The COVID-19 pandemic has had a devastating impact since 2020, but there was a bright spot: Thanks to pandemic-era policies that took advantage of Medicaid and extended subsidies under Affordable Care Act coverage, 91 million Americans are now insured, a dramatic increase over 2020.
Now, some of those policies are ending. As a result, millions of people’s Medicaid health coverage eligibility will be reassessed, and there is a significant risk that many people could end up uninsured.
States, policymakers, health plans, local agencies, and community-based nonprofits have an immediate need to work together and take action to make sure people stay covered.
For almost 60 years, Medicaid has provided coverage for people with low incomes and disabilities, including preventive care, mental health services, and more. To prove they remain eligible for benefits, Medicaid recipients must periodically complete the Medicaid renewal process, also known as redetermination or recertification. For many, it can be daunting. Long forms, uneven internet access, changes in address, and language barriers all present challenges.
During the pandemic, lawmakers expanded who was eligible for Medicaid with policies that paused renewals and terminations. With those temporary pandemic policies expiring, a Department of Health and Human Services analysis estimates that about 15 million Medicaid beneficiaries — 1 in 5 — may no longer qualify because they earn too much or haven’t completed the required renewal forms. People with limited English proficiency and people with disabilities may be at the greatest risk of losing coverage, especially in cases where renewal forms aren’t translated into their native language or made easily accessible.
The results could range from a temporary inconvenience to a major disruption of critical health care services. People who lose coverage and remain uninsured often skip necessary care, leading to worse health outcomes and financial distress. They often rely on the emergency room for care, making care management difficult. The results can be fatal.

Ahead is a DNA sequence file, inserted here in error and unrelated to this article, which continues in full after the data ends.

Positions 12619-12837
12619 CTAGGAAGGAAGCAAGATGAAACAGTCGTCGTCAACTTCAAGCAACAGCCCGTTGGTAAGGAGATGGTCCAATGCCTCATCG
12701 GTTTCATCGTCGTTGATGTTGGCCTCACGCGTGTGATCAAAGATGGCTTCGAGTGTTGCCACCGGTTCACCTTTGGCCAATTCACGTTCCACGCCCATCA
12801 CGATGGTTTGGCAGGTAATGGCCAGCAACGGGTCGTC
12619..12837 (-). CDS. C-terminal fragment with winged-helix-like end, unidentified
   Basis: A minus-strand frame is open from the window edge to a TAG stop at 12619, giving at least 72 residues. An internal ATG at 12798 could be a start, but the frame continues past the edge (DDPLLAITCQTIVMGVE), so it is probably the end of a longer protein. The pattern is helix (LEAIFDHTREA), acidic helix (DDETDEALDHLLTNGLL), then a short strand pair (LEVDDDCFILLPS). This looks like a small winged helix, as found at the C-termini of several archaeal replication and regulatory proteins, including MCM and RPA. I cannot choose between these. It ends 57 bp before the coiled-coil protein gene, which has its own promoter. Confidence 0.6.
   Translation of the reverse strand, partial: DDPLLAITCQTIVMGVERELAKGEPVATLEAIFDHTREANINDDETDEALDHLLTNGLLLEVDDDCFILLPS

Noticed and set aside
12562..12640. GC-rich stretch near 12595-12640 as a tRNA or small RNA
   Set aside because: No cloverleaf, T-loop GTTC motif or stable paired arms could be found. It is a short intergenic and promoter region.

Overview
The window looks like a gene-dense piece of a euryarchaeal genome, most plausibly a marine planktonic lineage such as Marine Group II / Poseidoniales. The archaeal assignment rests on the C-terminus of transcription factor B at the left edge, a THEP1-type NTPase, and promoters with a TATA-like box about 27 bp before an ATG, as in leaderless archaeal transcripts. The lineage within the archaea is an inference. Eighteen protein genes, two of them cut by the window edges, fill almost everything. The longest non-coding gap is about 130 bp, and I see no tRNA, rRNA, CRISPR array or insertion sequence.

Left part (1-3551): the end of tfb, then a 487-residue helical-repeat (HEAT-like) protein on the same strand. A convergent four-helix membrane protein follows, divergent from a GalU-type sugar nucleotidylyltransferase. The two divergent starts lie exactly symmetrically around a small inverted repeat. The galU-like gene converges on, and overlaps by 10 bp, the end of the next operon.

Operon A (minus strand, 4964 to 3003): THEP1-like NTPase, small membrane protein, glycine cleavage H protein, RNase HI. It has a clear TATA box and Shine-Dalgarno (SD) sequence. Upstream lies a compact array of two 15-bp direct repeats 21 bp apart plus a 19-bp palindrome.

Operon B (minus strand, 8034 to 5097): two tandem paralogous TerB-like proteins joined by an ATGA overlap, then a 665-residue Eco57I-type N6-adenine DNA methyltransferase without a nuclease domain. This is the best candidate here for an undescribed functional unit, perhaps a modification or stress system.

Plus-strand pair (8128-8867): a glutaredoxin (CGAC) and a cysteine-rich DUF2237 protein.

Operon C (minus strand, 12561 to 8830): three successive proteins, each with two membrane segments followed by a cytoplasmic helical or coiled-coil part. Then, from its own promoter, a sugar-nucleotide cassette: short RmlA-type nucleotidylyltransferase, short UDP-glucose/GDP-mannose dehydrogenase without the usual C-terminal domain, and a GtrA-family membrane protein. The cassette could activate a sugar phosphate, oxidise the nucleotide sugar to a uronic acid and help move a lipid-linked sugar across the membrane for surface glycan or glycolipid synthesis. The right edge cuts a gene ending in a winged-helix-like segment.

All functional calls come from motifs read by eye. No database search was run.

Fortunately, policymakers and health care leaders share the same goal: to help people stay covered. Before the Affordable Care Act, a person ineligible for Medicaid (who didn’t get insurance from an employer) had few options. Today people can get coverage through government-administered marketplaces offering private coverage choices, with subsidies to help ensure individuals and families can afford their insurance premiums.
The challenge for public leaders and health plans is to reach every Medicaid beneficiary to tell them about renewal and educate them about the process. If still eligible, they can remain on Medicaid. If not, coverage through their state or federal marketplace may be the answer.
People no longer eligible for Medicaid may have marketplace options that let them keep their existing health plan and care teams. Therefore, public leaders and health plans also need to educate people about how to remain with their current health plan even if their coverage type changes. Staying with the same plan can mean continuity — keeping your current doctor and other trusted care providers.
Some states plan to automatically enroll people in an exchange plan offered by the same health insurer as their Medicaid plan. In other states people who leave Medicaid could be automatically enrolled in the plan with the lowest premium, even if that plan has a significantly different provider network.
It will be important to make it easy for those people put in a different plan to switch to a plan with the same prior network of providers if they desire.
States must take full advantage of new outreach opportunities to alert people about Medicaid renewal and their options. Historically, laws have prevented states and health plans from sharing information about beneficiaries and contacting them on personal devices. But temporary policy changes now give states flexibility to partner with health plans to get beneficiaries’ contact information and reach out using calls, text messages, direct mail, and social media.
These policy changes give states an efficient and convenient way to connect people to community resources that can assist them with renewal forms. Lawmakers should make the policies permanent. In today’s world, health plans and states should always be able to contact people via the means each person prefers to alert them about their coverage.
Continuity of care for our members and others affected by the Medicaid renewal effort is our highest priority. We are committed to doing all we can to ensure no one goes without coverage.
Because we offer one of the highest-rated Medicaid plans in the country, Kaiser Permanente has developed a national, multi-touch strategy to reach our current Medicaid members. Over the course of 2023, we’re contacting them using mailings, emails, calls, texts, and more. We’re telling them how to navigate the renewal process and the options available if they no longer qualify for Medicaid.
Millions of Americans could lose health care coverage in the coming months if we don’t act. But we can work together to reach people in new ways, delivering accessible messages and offering needed guidance. Working together, we can make sure we continue to increase the number of people who have high-quality coverage.